We should point out that he was totally fine with the deception until being fired from the show after three seasons.
Furthermore, the producers apparently give the "weaker" cast members an allowance, more or less, so they can actually afford to make bids (you know, on the show about people who supposedly bid on storage lockers for a living).
Big deal, so it probably isn't real. It's just entertainment, right? Well, according to this article, people in dire financial straits via debt, unemployment, or a vicious combination of both have been completely taken in by the show's "hidden treasure" aspect and have begun showing up to storage locker auctions ready to bid every penny they have left in the hopes of scoring a valuable haul. If the show is fixed, those (literally) poor bastards have zero chance of finding anything more than some old gas cans and a mummified rat, which you may notice are items that have very little resale value. They've been tragically misled into dumping what little remains of their personal assets into a fictionalized enterprise. They'd have been better off trading their money for magic fucking beans.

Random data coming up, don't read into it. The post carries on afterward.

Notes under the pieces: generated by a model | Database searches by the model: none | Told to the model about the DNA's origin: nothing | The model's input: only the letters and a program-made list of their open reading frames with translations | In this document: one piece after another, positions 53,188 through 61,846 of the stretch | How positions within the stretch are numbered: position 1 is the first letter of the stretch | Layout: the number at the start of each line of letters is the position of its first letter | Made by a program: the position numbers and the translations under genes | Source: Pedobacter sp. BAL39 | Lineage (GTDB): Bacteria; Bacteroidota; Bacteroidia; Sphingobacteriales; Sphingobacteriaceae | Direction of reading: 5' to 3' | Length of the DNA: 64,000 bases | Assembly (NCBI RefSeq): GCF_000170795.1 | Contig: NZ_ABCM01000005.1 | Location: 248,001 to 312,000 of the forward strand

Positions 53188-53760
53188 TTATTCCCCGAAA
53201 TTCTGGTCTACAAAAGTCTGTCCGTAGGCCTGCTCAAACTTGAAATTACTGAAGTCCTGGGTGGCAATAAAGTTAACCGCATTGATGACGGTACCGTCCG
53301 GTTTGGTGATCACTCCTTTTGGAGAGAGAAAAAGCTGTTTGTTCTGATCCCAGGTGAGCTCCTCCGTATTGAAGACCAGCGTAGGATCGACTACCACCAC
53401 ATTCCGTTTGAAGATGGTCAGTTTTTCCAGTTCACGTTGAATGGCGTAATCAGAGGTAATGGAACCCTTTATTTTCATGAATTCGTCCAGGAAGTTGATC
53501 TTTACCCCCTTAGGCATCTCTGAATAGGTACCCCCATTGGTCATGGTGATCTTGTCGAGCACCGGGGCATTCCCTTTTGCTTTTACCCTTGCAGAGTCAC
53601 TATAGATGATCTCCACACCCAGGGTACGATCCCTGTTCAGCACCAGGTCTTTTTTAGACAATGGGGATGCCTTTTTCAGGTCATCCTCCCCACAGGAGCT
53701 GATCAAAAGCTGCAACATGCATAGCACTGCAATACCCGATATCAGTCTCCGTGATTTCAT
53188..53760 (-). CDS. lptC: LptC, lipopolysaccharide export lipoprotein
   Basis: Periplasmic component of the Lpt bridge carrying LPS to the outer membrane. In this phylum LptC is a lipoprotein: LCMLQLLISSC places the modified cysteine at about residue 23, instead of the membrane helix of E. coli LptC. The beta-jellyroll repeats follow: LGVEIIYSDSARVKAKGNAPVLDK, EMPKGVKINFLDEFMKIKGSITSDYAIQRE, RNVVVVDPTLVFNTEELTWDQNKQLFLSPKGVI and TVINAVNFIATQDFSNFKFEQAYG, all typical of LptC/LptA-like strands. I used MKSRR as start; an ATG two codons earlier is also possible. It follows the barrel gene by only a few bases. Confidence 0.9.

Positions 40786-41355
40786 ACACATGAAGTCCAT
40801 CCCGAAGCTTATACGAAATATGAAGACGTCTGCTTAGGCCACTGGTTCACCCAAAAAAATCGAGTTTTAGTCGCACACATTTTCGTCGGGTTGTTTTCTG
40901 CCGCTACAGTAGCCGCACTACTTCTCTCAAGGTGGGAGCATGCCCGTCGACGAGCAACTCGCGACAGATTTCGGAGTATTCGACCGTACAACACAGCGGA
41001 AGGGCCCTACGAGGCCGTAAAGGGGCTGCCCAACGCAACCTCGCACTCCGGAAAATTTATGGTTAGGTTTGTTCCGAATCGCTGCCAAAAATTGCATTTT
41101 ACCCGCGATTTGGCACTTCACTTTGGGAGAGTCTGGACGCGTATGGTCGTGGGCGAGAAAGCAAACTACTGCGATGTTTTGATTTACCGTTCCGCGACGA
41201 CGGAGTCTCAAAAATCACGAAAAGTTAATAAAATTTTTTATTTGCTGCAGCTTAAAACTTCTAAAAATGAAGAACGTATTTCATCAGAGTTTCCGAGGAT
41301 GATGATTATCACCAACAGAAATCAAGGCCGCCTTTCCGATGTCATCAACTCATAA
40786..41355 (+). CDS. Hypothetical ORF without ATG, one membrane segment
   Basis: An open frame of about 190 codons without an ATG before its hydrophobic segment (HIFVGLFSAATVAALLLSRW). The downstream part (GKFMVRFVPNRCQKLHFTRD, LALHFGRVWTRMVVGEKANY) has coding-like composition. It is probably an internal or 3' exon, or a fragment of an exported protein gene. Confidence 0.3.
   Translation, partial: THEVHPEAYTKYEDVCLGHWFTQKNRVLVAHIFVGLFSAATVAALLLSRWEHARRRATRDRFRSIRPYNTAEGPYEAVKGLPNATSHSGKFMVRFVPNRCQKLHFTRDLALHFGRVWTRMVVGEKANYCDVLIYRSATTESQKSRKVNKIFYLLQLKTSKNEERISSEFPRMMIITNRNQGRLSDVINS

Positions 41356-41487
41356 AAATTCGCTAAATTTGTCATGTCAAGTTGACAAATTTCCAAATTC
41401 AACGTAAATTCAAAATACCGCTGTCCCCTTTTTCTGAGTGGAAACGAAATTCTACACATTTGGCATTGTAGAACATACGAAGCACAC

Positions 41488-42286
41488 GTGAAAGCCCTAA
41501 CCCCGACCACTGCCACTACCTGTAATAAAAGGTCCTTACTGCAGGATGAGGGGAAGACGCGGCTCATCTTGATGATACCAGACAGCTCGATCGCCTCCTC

So in summation, Storage Wars is either staged and dupes desperate people into financial ruin, or it is real and capitalizes on painful misfortune. Either way, you're watching a bunch of assholes laugh and joke as they make money off of the tattered remains of people's lives.
Karl Smallwood recently wrote a book containing dozens of email exchanges with people who hate him, read about it here. He also has Twitter. Mohammed Shariff's cousin is on a quest to discover the coolest cafes in London.
For more on ridiculous reality television, check out 5 Secrets of Making Reality TV They Don't Want You to Know and 21 Reality Shows We'd Actually Watch.
If you're pressed for time and just looking for a quick fix, then check out 4 Works of Propaganda That Prove Dictators Suck at Photoshop.
And stop by LinkSTORM to see what happens when Cody and Brockway sit and compare beards.